Research Papers: Chromosome:
Hormone stimulation of androgen receptor mediates dynamic changes in DNA methylation patterns at regulatory elements
Metrics: PDF 1941 views | HTML 2411 views | ?
Vineet K. Dhiman1, Kristopher Attwood2, Moray J. Campbell3 and Dominic J. Smiraglia1
1 Department of Cancer Genetics, Roswell Park Cancer Institute, Buffalo, NY, USA
2 Department of Biostatistics and Bioinformatics, Roswell Park Cancer Institute, Buffalo, NY, USA
3 Department of Pharmacology and Therapeutics, Roswell Park Cancer Institute, Buffalo, NY, USA
Dominic J. Smiraglia, email:
Keywords: DNA methylation, androgen receptor, gene transcription, nuclear receptor, androgen regulated target genes, Chromosome Section
Received: November 23, 2015 Accepted: November 24, 2015 Published: December 04, 2015
DNA methylation is an epigenetic modification that contributes to stable gene silencing by interfering with the ability of transcriptional regulators to bind to DNA. Recent findings have revealed that hormone stimulation of certain nuclear receptors induces rapid, dynamic changes in DNA methylation patterns alongside transcriptional responses at a subset of target loci, over time. However, the ability of androgen receptor (AR) to dynamically regulate gene transcription is relatively under-studied and its role in the regulation of DNA methylation patterns remains to be elucidated. Here we demonstrate in normal prostate cells that hormone stimulated AR activity results in dynamic changes in the transcription rate and DNA methylation patterns at the AR target genes, TIPARP and SGK1. Time-resolved chromatin immunoprecipitation experiments on the SGK1 locus reveals dynamic recruitment of AR and RNA Polymerase II, as well as the recruitment of proteins involved in the DNA demethylation process, TET1 and TDG. Furthermore, the presence of DNA methylation at dynamic regions inhibits protein binding and transcriptional activity of SGK1. These findings establish AR activity as a contributing factor to the dynamic regulation of DNA methylation patterns at target genes in prostate biology and infer further complexity involved in nuclear receptor mediation of transcriptional regulation.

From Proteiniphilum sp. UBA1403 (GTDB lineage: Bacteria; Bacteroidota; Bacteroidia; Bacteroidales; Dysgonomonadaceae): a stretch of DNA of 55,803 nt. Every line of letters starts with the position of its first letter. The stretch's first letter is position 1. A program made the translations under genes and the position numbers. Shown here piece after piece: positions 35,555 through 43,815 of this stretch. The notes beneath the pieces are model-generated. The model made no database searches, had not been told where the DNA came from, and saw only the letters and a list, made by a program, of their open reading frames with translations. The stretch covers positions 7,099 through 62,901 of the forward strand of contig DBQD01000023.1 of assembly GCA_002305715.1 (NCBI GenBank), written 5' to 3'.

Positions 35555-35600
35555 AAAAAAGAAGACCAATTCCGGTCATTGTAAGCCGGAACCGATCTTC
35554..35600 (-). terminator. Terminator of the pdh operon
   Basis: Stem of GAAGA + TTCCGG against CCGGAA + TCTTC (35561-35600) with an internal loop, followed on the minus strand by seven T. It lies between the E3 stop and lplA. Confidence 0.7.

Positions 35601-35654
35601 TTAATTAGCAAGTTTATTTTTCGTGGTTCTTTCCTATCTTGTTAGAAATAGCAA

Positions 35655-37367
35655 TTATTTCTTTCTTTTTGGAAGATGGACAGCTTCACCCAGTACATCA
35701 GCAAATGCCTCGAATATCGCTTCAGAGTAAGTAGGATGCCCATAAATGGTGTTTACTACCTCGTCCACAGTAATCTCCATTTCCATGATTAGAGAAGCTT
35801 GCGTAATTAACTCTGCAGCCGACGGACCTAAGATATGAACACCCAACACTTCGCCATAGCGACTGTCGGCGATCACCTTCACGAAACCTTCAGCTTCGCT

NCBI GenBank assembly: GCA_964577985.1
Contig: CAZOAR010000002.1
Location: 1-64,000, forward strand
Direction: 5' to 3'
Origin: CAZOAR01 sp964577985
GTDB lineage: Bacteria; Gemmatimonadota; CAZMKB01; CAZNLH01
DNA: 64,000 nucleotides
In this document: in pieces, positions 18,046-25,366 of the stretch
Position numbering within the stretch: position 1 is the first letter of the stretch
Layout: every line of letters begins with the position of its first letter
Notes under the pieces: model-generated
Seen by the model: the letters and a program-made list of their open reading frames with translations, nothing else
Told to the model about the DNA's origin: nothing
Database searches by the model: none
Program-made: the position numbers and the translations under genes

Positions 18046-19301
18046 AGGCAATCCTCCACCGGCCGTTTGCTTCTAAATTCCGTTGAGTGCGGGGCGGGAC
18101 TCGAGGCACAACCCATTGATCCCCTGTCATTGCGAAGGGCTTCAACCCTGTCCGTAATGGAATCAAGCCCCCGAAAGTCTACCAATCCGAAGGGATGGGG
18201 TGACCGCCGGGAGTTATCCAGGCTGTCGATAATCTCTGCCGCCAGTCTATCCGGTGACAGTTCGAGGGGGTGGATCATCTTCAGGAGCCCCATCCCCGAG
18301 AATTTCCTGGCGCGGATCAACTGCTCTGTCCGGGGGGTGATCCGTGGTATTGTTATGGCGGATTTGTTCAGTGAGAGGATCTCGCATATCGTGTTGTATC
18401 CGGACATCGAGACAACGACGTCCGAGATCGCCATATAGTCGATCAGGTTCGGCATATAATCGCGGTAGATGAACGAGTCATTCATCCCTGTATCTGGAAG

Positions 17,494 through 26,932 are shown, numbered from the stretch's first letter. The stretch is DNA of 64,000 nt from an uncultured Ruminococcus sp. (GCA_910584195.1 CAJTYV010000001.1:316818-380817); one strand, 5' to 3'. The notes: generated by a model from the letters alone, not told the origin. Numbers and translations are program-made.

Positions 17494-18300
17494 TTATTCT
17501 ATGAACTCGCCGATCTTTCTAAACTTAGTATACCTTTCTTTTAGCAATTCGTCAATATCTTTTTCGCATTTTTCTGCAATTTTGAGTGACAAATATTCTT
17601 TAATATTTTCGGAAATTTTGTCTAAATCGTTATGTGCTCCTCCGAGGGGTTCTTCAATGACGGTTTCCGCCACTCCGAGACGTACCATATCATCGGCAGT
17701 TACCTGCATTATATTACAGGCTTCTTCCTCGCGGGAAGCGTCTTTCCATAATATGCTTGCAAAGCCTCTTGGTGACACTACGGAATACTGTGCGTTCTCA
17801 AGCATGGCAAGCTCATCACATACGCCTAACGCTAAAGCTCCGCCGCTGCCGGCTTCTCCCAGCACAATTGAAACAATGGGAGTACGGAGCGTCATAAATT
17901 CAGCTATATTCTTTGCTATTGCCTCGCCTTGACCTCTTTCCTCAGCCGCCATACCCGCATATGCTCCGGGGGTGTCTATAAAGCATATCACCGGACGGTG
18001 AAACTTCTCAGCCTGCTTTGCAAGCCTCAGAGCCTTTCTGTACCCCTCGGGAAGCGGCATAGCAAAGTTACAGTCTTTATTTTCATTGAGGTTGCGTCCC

All site content, except where otherwise noted, is licensed under a Creative Commons Attribution 4.0 License.